In honor of Israel’s 70th anniversary, The Philadelphia Orchestra is pairing up with the Jewish Federation of Greater Philadelphia for an upcoming tour of the Jewish state.
The tour begins in Europe on May 24 — with performances in Belgium, Luxembourg, France, Germany and Austria — ultimately leading to concerts in Israel beginning June 3. The concerts will be led by Music Director Yannick Nézet-Séguin.
The Israel portion will visit Haifa, Tel Aviv and Jerusalem, where the Orchestra will play its last performance June 5.
But while the music will be the crescendo of the tour, the trip will also give an opportunity for Jewish Federation supporters and Orchestra patrons to demonstrate their solidarity with Israel.
The Israel portion of the trip will start June 1 in Tel Aviv. Travelers will have the opportunity to meet with renowned leaders like President Reuven Rivlin, journalist Alon Ben-David and Tel Aviv Mayor Ron Huladi.
Patrons will attend the Orchestra’s performances and also tour alongside the musicians. Stops will include Jaffa, Jerusalem and Yad Vashem, and the trip will also feature a Michael Solomonov-curated culinary tour of the Negev and Jerusalem.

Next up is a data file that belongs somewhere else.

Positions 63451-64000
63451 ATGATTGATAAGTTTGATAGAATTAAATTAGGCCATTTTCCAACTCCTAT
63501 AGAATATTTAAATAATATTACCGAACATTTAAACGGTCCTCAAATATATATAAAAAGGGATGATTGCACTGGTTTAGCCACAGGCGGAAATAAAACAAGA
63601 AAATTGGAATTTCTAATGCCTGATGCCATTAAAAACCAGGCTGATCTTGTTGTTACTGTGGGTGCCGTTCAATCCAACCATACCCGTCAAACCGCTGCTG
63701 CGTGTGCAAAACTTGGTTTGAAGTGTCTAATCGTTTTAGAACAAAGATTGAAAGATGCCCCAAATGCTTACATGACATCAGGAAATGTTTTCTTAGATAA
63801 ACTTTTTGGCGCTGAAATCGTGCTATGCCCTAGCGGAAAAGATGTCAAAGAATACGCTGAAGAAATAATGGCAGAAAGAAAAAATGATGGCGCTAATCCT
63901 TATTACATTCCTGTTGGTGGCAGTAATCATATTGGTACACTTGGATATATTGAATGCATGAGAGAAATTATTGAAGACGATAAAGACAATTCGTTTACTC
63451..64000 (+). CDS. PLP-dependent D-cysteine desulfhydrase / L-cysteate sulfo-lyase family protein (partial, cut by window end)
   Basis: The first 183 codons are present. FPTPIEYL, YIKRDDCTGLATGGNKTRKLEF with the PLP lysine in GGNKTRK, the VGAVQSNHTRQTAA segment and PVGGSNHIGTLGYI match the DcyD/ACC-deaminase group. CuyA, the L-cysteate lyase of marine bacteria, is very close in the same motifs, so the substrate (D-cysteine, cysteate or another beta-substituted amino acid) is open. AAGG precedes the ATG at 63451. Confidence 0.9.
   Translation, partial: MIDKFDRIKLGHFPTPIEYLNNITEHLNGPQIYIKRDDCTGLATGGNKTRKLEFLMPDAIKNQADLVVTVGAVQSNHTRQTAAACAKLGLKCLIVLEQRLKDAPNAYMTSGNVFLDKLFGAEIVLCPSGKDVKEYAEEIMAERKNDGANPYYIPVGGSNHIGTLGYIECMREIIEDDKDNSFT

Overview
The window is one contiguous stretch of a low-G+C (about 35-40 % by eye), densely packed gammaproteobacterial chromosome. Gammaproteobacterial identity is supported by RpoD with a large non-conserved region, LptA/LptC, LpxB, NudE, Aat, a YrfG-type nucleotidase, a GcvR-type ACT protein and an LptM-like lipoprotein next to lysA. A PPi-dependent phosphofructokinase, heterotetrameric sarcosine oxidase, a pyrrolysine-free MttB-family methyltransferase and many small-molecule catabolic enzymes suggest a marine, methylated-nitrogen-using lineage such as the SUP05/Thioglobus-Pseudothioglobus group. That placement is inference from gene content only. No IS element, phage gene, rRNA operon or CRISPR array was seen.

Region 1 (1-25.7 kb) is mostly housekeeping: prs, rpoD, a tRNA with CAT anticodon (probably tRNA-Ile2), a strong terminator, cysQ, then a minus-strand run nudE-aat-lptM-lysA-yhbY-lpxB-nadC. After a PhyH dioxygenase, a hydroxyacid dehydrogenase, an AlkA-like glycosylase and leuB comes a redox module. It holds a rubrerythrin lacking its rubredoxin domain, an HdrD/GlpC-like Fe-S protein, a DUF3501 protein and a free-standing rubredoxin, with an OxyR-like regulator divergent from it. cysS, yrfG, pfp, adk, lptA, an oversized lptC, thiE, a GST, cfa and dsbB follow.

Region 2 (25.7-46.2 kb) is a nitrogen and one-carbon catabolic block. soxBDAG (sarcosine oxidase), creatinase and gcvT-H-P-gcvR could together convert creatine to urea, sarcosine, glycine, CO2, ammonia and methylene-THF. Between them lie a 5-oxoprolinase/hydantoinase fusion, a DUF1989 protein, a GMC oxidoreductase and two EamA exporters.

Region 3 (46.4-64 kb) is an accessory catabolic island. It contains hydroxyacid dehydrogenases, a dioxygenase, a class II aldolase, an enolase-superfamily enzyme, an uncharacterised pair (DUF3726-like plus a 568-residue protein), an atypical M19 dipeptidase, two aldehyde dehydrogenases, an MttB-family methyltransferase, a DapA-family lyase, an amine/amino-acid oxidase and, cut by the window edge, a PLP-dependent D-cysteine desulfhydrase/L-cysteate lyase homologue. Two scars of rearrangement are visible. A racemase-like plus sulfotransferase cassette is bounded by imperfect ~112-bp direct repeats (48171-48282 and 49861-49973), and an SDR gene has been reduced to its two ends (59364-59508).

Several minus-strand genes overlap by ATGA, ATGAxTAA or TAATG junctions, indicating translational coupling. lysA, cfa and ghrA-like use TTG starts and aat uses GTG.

Trip-goers will have multiple opportunities to interact with orchestra members, since they will be staying in the same hotels and participating in several activities together.
The tour will be the second time the Orchestra has traveled to Israel; its initial visit was in 1992.
Ryan Fleur, the Orchestra’s interim co-president, said the orchestra is one of three major American orchestras to visit and perform in the Jewish state — including the New York Philharmonic and the Pittsburgh Symphony, which last performed there in 1996.
The Orchestra travels internationally each year to promote cultural diplomacy through music — a sponsorship through Team Pennsylvania — bringing different cultures together over a commonality.
“We try to connect in a really meaningful way in those places,” Fleur said, through master classes, pop-up concerts, panel discussions or meetings with local immigrant or refugee populations.
A large portion of the Orchestra’s audience is Jewish, and in the past it invited the Israel Philharmonic Orchestra to Philadelphia for two of Israel’s anniversaries.
So, Fleur asked, “What do we do for Israel’s 70th?”
“Israel is important to us,” Fleur reiterated of the Commonwealth of Pennsylvania. “There are 44 companies that have investments in Israel that include 3,500 jobs that are here.
“The combination of those reasons just made it feel like it was the right next step to fulfill our mission, and also to deepen partnerships in Philadelphia.”
The trip is philanthropy-driven, and many sponsorships will go toward funding the 140 Orchestra members’ travel. The Israel portion is heavily sponsored by The Neubauer Family Foundation and Constance Smukler.
The Orchestra will perform some of Leonard Bernstein’s works in honor of his centennial, as well as Schumann, Strauss and Tchaikovsky.
Two musicians in the Philadelphia Orchestra are Israeli, but many others are not Jewish or have never been to Israel.